Representative Collins said more improvements need to be made in the testing window within schools. He said after students complete testing in the spring, they lose motivation to learn for the rest of the school year. He also said students that miss school due to a lot of snow days are at a disadvantage because they do not get the same number of instruction days as other groups, and probably score lower on the assessments. He would like to find solutions to make testing schedules equitable in all schools.


Representative Glenn said the tracking program in the high schools can determine what courses students are allowed to take. He said specific tracking programs can prohibit a student from taking an Algebra class, but this student will still be tested on Algebra on the ACT. Ms. Farris said most schools across the Commonwealth are moving away from tracking systems within schools. She said there are prerequisites or policies within schools that can unintentionally give students access to only certain classes.


Chairman McGaha asked about the eighteen percent increase in the on-demand writing scores. Mr. Draut explained the increase was due to new standards being implemented in on-demand writing for 12th graders. He explained the change brings the system in-line with the changes that occurred between elementary and middle schools in 2007. Chairman McGaha said the 2006-2007 data is not included in the handout and it is hard to see that connection.


Chairman McGaha said the adjusted accountability index calculated with the concordance table was 82.2, and asked if the KDE calculated the number without using the concordance table. Mr. Draut said he would get the information to him.


Chairman McGaha asked Ms. Farris to provide the committee with a progress report of the Task Force on Assessment and Accountability. Ms. Farris said the task force was charged with reviewing Kentucky’s public school assessment and accountability system (CATS) to ensure that it meets the best interests of Kentucky’s public school students. The four goals of the task force are as follows: to keep the trend line from 2008-2014 intact with no major changes; to consider modifying arts and humanities, writing portfolio, on-demand writing, and alternate assessments; to generate a list of potential changes to be considered after 2014; and to develop a legislative package and submit for consideration during the 2009 General Assembly.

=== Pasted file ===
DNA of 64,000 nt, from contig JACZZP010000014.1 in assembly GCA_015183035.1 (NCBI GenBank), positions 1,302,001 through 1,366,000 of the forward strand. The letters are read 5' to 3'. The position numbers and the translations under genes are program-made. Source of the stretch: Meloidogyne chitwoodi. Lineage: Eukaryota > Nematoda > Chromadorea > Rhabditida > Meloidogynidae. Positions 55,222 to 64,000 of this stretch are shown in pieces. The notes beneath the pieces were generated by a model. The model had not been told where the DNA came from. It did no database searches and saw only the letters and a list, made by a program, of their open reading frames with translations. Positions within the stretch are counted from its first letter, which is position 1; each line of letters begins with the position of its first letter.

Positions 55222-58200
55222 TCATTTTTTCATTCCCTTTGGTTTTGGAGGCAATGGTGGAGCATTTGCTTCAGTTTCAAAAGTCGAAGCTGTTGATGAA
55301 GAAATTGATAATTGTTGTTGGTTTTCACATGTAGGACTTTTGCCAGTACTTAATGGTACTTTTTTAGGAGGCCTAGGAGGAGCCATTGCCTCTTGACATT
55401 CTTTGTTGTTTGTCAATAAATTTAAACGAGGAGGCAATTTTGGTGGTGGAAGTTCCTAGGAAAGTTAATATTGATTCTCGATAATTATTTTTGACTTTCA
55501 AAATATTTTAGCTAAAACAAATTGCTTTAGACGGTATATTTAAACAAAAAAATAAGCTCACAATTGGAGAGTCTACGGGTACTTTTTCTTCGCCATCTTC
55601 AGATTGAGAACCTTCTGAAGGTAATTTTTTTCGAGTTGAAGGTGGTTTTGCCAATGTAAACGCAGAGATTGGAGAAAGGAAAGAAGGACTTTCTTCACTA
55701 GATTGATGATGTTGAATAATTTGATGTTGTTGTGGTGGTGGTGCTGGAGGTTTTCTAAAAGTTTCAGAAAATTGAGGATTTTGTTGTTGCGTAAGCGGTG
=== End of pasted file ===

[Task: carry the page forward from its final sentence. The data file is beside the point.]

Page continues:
Ms. Farris said members were selected to the task force from letters that were sent to major stakeholder groups asking them to choose an individual to serve on the task force. She also said the President of the Senate and the Speaker of the House of Representatives were asked to select legislative representation. A complete listing of the members of the task force is provided in the meeting materials located in the Legislative Research Commission (LRC) library.


Ms. Farris said there were a total of seven meetings, ending in November, to allow for the preparation of legislative proposals for the 2009 General Assembly. She gave a brief summary of each of the meetings. The summary is located in the meeting materials in the LRC library.


Ms. Farris said recommendations from the Task Force on Assessment and Accountability include the following: expand a pilot program evaluation model for assessment of the arts; encourage formative assessments; work toward concise standards and balanced assessments; and provide teacher training and preparation related to assessment.


Ms. Farris said Commissioner Draud plans to establish a work group to discuss and make recommendations for the assessment program for 2014 and beyond. She said an Arts and Humanities Program Evaluation will be submitted to the Kentucky Board of Education for possible inclusion in their legislative agenda.


Representative Graham asked why classroom teachers were not included on the task force. Ms. Farris said teachers were represented on the task force by the Kentucky Education Association. Representative Graham felt that actual classroom teachers should have been a part of the task force. Ms. Farris said teachers will be included in the work group that is being formed who will actually be doing the hands-on work.


Chairman McGaha informed the committee that resolutions had been prepared for Senator Brett Guthrie and Representative Milward Dedman who are leaving the committee. Upon a motion by Representative Collins, seconded by Representative Sims, the resolutions were adopted by voice vote.


With no further business before the committee, the meeting adjourned at 3:15 p.m.